Last week brought good news for potential home buyers. The average rate for a 30-year fixed-mortgage was down to 6.04%, continuing a downward trend in interest rates that started back in November of last year.
Interest rates have come down a whole percentage point from 2022’s peak at 7.04%.
This is obviously good news for the real estate market, and with this good news I thought I’d spend a little time talking about interest rates, and how much news like this should influence your real estate decision making.
I’ve heard a lot of complaints over the better part of the last year about soaring interest rates – people shying away from the market due to rates climbing above 7%. I don’t blame buyers for being frustrated or hoping for some relief – especially my first time buyers trying to compete in an overcrowded market.
Still, if we step back and look at the big picture, we can see that our perspective has been skewed a little by the times. An unprecedented and devastating epidemic led to unprecedented measures by the Fed to protect the economy and stave off a recession, which led to extremely low interest rates for buyers. Also keep in mind that prior to COVID rates had remained historically low in the wake of an unprecedented collapse in the housing market over ten years ago.
I’m here to break the bad news to everyone. Those 2% and 3% interest rates are probably gone for good, and interest rates ranging from 5 to 7 percent are much more realistic.
Take a deep breath. Sigh if you must. If you only dipped your toes into the real estate market a couple years ago and are now trying to wade out and dive in, you’re certainly going to feel the pain of a nearly doubled interest rate.
But buyers just starting the preapproval process shouldn’t pay much attention to the interest rate increases. Stay focused. Don’t get distracted by the noise. A 6% interest rate on a 30-year mortgage, historically, isn’t all that high.
If you were buying a house back in 2000, you could expect a rate around 8%. Rates in the 80s soared to almost 20%!
Compared to historic averages, the rate released last week is right smack in the middle of the road.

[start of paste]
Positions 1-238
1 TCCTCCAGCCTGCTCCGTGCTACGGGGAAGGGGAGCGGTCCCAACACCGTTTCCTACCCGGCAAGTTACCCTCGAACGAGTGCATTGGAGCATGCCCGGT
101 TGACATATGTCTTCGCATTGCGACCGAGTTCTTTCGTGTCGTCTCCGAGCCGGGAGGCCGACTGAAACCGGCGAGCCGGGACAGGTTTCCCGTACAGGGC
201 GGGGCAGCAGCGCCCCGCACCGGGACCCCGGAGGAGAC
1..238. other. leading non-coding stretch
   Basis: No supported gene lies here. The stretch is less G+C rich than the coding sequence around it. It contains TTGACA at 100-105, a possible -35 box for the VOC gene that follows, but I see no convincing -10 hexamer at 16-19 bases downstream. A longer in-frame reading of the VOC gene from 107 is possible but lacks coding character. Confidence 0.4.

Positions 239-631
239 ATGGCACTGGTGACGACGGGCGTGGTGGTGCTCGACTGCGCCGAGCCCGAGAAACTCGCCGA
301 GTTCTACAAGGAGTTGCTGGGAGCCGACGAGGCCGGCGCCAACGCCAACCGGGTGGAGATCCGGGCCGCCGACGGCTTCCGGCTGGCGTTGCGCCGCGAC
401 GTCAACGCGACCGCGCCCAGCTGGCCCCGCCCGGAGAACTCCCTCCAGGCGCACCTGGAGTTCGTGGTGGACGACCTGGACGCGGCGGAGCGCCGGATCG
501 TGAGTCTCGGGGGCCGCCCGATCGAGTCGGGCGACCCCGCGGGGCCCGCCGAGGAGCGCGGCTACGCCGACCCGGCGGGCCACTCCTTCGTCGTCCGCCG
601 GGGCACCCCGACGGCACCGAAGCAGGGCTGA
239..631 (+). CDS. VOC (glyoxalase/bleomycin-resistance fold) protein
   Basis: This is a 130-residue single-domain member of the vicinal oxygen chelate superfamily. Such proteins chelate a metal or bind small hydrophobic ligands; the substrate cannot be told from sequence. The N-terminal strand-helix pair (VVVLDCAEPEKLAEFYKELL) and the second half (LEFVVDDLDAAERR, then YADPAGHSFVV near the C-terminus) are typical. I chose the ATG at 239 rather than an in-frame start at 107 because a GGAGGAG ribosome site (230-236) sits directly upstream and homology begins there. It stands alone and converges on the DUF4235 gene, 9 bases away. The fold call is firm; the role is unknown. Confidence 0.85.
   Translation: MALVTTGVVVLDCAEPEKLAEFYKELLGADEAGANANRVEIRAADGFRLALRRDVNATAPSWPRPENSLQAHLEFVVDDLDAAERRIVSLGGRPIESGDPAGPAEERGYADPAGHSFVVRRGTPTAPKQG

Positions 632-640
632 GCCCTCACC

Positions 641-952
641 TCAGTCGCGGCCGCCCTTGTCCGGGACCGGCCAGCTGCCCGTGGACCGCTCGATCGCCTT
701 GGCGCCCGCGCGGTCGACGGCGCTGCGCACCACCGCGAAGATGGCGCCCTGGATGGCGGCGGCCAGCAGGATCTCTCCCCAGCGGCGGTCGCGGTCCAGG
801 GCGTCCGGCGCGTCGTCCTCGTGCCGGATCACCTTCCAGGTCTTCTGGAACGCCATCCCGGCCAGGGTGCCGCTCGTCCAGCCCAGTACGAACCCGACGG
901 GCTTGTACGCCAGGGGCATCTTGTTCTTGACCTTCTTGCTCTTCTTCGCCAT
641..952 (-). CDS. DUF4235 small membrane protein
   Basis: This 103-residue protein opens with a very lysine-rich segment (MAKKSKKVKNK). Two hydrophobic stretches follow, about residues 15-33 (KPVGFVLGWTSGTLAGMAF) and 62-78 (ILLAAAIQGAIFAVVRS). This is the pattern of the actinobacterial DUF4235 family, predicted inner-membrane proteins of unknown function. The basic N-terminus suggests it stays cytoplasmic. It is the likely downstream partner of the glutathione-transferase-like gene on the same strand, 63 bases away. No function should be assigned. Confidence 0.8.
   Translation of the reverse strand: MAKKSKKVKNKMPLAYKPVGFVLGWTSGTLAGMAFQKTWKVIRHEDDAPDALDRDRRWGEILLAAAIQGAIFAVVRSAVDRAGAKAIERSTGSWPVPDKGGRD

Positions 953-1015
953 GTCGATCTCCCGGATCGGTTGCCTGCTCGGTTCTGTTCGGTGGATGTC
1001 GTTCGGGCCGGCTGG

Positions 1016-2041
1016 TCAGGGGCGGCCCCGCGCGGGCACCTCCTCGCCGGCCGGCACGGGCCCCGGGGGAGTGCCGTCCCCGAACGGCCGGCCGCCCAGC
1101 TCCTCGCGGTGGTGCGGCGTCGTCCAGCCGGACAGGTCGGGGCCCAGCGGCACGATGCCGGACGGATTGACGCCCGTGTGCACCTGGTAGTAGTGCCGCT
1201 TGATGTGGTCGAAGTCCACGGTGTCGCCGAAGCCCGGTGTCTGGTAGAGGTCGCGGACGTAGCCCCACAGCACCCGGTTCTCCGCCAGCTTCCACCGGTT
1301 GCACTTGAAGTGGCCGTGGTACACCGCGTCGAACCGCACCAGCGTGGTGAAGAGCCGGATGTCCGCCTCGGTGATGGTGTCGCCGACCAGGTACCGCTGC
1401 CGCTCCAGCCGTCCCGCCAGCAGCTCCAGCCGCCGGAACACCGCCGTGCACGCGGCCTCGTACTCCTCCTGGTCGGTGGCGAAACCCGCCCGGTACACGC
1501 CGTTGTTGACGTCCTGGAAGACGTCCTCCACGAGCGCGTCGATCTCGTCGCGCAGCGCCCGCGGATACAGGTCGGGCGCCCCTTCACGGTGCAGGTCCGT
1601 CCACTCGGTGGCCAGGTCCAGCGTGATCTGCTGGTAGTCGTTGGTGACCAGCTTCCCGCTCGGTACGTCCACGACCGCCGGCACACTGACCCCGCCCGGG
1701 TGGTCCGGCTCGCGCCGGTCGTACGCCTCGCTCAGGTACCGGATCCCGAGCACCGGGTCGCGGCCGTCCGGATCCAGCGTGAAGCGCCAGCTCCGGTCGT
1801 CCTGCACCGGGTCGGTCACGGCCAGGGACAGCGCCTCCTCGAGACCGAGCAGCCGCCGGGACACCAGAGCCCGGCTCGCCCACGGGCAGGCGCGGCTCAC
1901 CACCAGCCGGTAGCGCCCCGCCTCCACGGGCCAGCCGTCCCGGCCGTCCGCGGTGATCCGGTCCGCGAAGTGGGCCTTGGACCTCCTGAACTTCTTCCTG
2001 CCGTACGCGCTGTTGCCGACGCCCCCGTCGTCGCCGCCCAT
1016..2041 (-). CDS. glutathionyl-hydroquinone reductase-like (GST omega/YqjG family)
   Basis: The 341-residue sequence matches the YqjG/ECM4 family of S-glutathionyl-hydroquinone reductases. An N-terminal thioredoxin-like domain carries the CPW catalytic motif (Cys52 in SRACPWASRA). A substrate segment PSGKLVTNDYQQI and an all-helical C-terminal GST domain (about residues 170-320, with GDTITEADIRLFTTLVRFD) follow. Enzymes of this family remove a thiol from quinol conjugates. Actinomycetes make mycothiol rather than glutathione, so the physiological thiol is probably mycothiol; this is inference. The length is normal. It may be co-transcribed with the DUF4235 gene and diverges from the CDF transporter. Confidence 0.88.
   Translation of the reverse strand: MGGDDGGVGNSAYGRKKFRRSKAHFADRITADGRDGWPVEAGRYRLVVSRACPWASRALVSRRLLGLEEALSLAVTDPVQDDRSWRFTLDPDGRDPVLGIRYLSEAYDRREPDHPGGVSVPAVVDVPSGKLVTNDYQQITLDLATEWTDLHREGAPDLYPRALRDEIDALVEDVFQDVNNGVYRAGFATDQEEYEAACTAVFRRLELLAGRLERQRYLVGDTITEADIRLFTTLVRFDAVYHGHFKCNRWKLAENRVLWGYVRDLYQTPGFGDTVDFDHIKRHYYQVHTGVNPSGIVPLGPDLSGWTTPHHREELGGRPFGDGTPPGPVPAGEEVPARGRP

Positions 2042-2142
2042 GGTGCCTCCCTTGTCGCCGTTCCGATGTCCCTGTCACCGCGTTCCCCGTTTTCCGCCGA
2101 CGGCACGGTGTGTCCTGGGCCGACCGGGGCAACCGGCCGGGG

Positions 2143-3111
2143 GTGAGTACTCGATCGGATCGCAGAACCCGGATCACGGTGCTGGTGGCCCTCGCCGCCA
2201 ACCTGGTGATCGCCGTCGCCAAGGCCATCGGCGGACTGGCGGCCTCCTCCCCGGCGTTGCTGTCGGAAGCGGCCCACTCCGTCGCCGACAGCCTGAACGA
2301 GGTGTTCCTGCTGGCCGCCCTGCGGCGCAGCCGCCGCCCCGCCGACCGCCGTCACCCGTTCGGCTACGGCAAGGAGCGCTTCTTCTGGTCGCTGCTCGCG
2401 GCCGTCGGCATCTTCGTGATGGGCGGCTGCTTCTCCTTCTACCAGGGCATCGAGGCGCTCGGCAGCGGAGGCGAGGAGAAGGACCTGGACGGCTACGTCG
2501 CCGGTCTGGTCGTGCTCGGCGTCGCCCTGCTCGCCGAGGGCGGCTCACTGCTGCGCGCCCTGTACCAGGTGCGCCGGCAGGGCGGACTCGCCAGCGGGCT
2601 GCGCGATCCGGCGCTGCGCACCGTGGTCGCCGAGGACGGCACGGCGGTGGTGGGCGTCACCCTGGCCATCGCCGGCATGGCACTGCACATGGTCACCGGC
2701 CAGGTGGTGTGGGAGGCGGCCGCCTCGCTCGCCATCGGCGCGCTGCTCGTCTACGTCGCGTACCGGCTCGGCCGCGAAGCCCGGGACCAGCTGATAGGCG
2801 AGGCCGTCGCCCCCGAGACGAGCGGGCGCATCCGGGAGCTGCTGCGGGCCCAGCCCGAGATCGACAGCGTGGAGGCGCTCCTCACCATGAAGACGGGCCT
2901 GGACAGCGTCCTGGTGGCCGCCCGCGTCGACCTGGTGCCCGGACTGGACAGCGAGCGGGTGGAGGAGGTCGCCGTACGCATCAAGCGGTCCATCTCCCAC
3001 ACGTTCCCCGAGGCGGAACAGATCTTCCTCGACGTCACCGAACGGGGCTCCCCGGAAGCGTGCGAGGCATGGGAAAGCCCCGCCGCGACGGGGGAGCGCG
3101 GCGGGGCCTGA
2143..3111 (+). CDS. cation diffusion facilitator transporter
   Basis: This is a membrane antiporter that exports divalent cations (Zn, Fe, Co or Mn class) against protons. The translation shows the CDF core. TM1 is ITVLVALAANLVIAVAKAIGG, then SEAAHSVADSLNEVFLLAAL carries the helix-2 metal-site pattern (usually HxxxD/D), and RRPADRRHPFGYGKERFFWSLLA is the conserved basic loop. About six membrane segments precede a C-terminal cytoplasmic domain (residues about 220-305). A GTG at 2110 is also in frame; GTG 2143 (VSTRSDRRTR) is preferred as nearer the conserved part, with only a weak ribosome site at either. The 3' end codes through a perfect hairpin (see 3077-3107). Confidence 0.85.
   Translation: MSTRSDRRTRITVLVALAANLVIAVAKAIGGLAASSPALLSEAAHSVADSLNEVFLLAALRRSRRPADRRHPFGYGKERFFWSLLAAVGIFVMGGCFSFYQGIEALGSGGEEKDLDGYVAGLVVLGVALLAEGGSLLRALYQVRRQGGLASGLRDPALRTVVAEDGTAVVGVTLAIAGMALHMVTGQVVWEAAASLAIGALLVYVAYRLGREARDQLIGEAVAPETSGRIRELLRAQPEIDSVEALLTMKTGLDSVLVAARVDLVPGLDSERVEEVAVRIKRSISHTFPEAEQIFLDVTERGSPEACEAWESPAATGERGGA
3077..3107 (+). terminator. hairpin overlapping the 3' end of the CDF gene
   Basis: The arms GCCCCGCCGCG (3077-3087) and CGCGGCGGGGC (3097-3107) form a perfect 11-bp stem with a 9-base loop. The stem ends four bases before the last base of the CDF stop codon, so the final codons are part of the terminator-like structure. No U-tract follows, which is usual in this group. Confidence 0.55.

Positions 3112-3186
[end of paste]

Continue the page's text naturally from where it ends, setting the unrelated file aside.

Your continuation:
I’d be remiss if I didn’t at least acknowledge the impact interest rates have on the home buying process. One percentage point up or down can change a client’s affordable range quite drastically.
According to CNN Business, Freddie Mac’s chief economist said that the one percentage point decrease from last year’s peak rate will allow as many as 3 million more “mortgage-ready consumers to qualify and afford a $400,000 loan, which is the median home price.”
That sounds like a big deal, and there’s no understating the impact such a change can have on the market, but remember that that percentage change spanned the course of a year, and the weekly averages fluctuate gradually.
This is why I tell my clients not to get too fixated on the average rate. It’s something to keep your eye on, sure. But if you’re entering the market to buy, you have to keep your eyes on the prize, which is finding your dream home.
One of the biggest reasons for looking past the mortgage rate is that you always have the option to refinance your mortgage. If you find the home of your dreams and your initial mortgage is affordable, take it!
If you’re unhappy with your rate, keep a pulse on the averages and refinance when the numbers are more favorable for you. You might even be able to cut off years of payments and still pay a similar monthly payment.
(A friendly reminder that you should never buy a home that’s out of your price range in hopes of refinancing into an affordable mortgage later down the road. Be sure that you can make the monthly payments when you buy your new home, else wise you risk missing payments and possibly losing your home to foreclosure).
The other reason I’m not as concerned about mortgage rates is that the real estate market is a solid investment. Every day that you own your house, you’re gaining equity, regardless of your interest rate. Historically, home values continue to rise and I don’t see any reason why they won’t continue to do so.
So, the more time spent sitting back and waiting for the perfect interest rate, the more expensive your dream home will be.
Real estate is a long-term investment, and waiting on the perfect interest rate is a short-term move. When you factor in the ever-recurring possibility of refinancing to a better interest rate, why would you hesitate to buy your dream home?
In searching for a new home and entering the real estate market, my clients have a lot of things to consider, and the interest rate on their mortgage can’t be dismissed. But it shouldn’t be a sole determining factor for anyone.
Even for those that are still hesitant, I invite you to explore your options and see what you can afford. If you find a house you’re interested in, have your trusted local lender run your numbers and give you an estimated monthly payment for the listed sale price.
If you find it affordable, take the opportunity to see the house and decide whether you want to put in an offer. In the end, if you love the house, and you can afford the monthly payments – 4%, 5%, 6% – who cares what the rate is? Why wouldn’t you buy your dream home now?
If you have any more questions about the real estate market and interest rates, feel free to message me! I’m always happy to help!